THE NEXT NETWORKS
Learn about new social media platforms for today’s hyper-connected consumers
Modern youth, who have grown up alongside the expansion of the Internet and the birth of social media, value their digital personas and the opportunity to share their lives through the platforms they love. These new names in the game are hoping to attract users through their respective takes on social media—whether that be fueling creativity or providing privacy.
This year, the co-founder of the once-beloved video-sharing app Vine launched a reboot called Byte, which gives users the ability to shoot and share six-second videos. While the app lacks the editing capabilities and augmented reality filters of TikTok and Instagram, Byte hopes to attract creators who liked the condensed content of Vine and who want to get paid for their content. Byte hopes to differentiate itself from its competitors with an early focus on content monetization via a pilot partner program that would reward the app’s rising stars.
While social media platforms are great for sharing one’s life, a downside is that IRL friends get lumped in with everyone else you’re following—from popular influencers to complete strangers. To mitigate this predicament, ex-Facebook employees wanted to create a social network just for family and friends. They launched the Cocoon app, which is designed like a Slack channel where you can invite members to different threads and share texts, photos, and location updates. Unlike other social networking platforms where anyone can request a follow or comment on a photo, Cocoon channels are only accessible by its members. The app’s ultimate goal is to provide support for one’s closest relationships.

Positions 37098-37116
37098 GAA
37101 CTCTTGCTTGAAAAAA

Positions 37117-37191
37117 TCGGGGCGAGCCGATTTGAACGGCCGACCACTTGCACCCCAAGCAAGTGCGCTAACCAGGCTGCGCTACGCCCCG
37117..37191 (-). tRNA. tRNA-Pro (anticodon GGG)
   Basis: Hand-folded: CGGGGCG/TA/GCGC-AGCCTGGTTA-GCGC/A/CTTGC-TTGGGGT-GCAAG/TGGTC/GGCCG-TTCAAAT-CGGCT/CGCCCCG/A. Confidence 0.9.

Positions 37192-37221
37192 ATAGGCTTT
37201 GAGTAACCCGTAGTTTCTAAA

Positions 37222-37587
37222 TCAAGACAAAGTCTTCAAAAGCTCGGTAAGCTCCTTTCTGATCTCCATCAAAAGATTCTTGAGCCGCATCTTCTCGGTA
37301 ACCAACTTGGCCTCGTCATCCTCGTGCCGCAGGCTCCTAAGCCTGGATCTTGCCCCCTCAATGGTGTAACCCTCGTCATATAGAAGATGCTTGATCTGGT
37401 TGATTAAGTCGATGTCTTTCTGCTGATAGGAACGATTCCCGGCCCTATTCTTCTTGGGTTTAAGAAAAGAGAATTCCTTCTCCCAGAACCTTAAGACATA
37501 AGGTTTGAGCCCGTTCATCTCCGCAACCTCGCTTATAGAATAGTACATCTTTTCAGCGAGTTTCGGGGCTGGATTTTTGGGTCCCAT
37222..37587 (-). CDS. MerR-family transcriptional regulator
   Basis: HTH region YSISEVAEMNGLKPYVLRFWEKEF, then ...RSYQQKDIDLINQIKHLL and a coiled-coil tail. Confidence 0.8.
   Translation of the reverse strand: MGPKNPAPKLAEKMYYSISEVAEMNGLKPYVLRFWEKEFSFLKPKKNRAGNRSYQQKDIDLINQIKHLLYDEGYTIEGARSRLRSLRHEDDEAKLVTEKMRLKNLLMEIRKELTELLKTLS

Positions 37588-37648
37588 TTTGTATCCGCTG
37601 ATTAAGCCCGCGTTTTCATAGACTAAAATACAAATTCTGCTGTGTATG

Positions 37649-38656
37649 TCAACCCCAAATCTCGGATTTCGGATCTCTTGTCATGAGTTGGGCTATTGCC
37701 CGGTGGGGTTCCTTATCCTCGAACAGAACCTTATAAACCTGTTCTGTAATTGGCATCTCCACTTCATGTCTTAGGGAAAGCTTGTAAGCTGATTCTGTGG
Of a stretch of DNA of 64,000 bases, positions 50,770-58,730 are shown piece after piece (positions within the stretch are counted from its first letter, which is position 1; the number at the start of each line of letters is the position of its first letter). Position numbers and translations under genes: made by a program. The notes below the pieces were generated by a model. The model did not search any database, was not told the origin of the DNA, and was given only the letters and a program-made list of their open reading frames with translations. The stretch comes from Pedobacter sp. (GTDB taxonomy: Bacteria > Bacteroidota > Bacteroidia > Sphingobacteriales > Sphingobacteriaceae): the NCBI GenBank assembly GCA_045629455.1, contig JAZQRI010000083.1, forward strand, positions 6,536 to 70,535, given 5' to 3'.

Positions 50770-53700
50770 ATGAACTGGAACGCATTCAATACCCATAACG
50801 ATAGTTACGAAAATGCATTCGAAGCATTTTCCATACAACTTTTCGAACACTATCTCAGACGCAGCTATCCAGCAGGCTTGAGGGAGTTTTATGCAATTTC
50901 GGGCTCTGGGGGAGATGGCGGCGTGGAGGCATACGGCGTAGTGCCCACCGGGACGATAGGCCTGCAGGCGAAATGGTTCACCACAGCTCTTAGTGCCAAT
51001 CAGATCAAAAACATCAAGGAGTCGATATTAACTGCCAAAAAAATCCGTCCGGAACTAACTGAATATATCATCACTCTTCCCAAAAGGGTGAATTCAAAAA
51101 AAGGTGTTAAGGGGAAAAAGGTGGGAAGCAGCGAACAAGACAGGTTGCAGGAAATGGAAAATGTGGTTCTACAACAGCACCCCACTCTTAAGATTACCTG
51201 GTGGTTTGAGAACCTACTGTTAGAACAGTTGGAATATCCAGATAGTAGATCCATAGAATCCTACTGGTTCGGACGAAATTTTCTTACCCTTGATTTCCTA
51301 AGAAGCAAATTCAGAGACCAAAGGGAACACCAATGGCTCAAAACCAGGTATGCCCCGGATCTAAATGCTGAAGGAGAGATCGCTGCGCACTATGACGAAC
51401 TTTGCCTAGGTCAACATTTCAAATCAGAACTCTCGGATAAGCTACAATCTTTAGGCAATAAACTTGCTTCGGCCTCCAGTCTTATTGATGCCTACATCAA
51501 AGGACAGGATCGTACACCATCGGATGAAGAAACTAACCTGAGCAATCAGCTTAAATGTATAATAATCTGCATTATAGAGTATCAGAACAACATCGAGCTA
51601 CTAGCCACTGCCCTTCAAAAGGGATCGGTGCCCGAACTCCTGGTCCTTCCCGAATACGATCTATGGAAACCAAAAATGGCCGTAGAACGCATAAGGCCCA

Jimmy Wales, co-founder of Wikipedia, launched a social networking site to combat clickbait and fake news. WT.Social lets users share articles and discuss them in a comment section, creating niche communities around a range of topics—from politics to beekeeping. Like Wikipedia, everything on the networking platform is editable, which Wales hopes will encourage good behavior and quality content (because if a user is commenting something nasty or offensive, someone else can simply delete it). Unlike Facebook, which runs on advertising, WT. Social relies on donations from a subset of its users who are willing to pay for unbiased, meaningful content.